Carr “The Raptor” Luka lives in deep orbit on the far side of the moon on an inner ring of Valtego Station. Although he’s from Earth, he has come to Valtego Station to train in the sport of zeroboxing. Using a combination of boxing, martial arts, and wrestling moves, a zeroboxer fights inside a Cube in zero gravity conditions. Similar to the mixed martial arts of cage fighting, zeroboxing receives some of the same criticism and is surrounded by similar controversy as that we see in contemporary times. But that controversy is not central to Fonda Lee’s debut science fiction, sports novel, Zeroboxer. Instead, the author chooses to focus on the possibility of human genetic enhancement in sports, and the story she spins is riveting.
At seventeen years old, Carr creates a sensation as the youngest zeroboxer to show such exquisite skill in the Cube. Athletically gifted, ambitious, intelligent, and more emotionally stable than is “typical for a man who makes a living with his fists” (49), Carr soon finds himself a champion at the center of a maelstrom. Because he is young, attractive, and an ethnic mash-up, he becomes the target of Zero Gravity Fight Association (ZGFA) officials who decide they want Carr as their poster athlete. A promotion company that features top-ranked fighters, the ZGFA is to zeroboxing what the Ultimate Fighting Championship (UFC) is to mixed martial arts.
Burdened with decisions and expectations, Carr is assigned a brandhelm, whose focus is to grow awareness and popularity of the sport. Risha Ponn, a half-Martian rookie, is given the task of promoting the sport and marketing Carr’s athletic prowess. But because she is deliberately engineered—genetically modified so that she can adapt to conditions on Mars—she is the target of scorn from those who accept that gene therapy saves lives but that genetic enhancement should never be legal because “racism, wars, and genocide all spring from the idea of certain people being better than others” (96). As Risha gives Carr wings, he gradually falls in love with her, and his life grows more complicated because during the novel’s time period, the issue of genetic enhancement versus genetic therapy has polarized society. Carr lives in a world where no one has to wear genetic deficiencies “like a public mark of shame” (185) provided they have the resources for gene therapy. Given the polarity of this issue, an employer can run a check to verify that one’s genetic profile is “within legally acceptable ranges, but the full profile, listing which brand and version of chromosomal packages you were born with could only be obtained with consent” (123).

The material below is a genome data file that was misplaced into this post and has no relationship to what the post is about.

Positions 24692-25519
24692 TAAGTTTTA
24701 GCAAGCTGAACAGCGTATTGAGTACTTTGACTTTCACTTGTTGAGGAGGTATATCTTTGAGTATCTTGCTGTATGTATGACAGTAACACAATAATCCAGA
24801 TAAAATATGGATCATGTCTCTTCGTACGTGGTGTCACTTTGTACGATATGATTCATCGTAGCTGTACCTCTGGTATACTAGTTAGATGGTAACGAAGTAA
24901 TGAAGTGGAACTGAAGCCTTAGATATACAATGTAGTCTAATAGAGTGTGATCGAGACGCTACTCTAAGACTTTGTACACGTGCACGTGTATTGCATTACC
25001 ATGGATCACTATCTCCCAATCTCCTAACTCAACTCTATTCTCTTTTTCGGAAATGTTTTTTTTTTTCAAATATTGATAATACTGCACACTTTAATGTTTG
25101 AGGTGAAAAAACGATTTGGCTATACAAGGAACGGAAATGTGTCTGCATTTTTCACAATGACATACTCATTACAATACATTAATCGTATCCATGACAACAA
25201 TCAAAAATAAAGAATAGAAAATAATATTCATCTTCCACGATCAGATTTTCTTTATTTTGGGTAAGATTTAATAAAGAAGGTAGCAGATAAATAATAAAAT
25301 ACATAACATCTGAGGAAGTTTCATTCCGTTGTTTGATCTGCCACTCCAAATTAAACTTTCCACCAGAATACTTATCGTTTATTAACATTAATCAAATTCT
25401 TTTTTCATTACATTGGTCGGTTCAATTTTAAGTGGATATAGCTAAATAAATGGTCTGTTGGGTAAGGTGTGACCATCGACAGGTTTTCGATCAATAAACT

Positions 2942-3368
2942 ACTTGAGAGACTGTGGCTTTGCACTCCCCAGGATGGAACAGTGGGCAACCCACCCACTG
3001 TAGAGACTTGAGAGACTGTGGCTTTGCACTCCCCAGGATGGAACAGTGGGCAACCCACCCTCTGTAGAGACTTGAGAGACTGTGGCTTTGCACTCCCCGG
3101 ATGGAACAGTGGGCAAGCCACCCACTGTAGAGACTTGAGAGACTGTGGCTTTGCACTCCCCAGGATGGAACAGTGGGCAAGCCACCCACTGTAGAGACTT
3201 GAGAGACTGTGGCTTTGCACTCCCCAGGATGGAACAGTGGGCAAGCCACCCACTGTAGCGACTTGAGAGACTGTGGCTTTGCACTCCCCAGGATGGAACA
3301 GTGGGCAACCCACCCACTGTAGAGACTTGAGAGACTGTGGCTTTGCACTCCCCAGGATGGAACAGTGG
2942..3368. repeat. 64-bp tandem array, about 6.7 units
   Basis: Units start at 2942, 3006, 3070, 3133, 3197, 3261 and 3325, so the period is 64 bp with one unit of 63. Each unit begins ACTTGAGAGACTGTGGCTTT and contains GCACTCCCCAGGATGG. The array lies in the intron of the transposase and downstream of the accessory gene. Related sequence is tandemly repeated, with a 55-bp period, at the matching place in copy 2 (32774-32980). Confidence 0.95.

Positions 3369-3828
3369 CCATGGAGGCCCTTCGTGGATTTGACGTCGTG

The issue further complicates Carr’s life when he learns a secret about his own genetic makeup and becomes a target for Genepol, a government organization that investigates genetic crimes. Bound to a criminal pact when “he was nothing more than a bundle of cells in a petri dish” (156), Carr befriends fear in a very new way, and he has to redefine who he is and what he wants. The battle takes its toll on his relationships with his mother, his coach, and his friends.
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Besides his opponents in the Cube, Carr has to fight fame, corruption, and temptation. Corrosive and suffocating, claustrophobic stress swells to psychologically unmanageable dimensions as Carr works to resolve whether he is he a profit generator or a person. In his fight to shape his identity, to show himself to the world in his own way, and to stand for something worthy, Carr realizes “sometimes you can’t win, but you can decide not to lose” (343).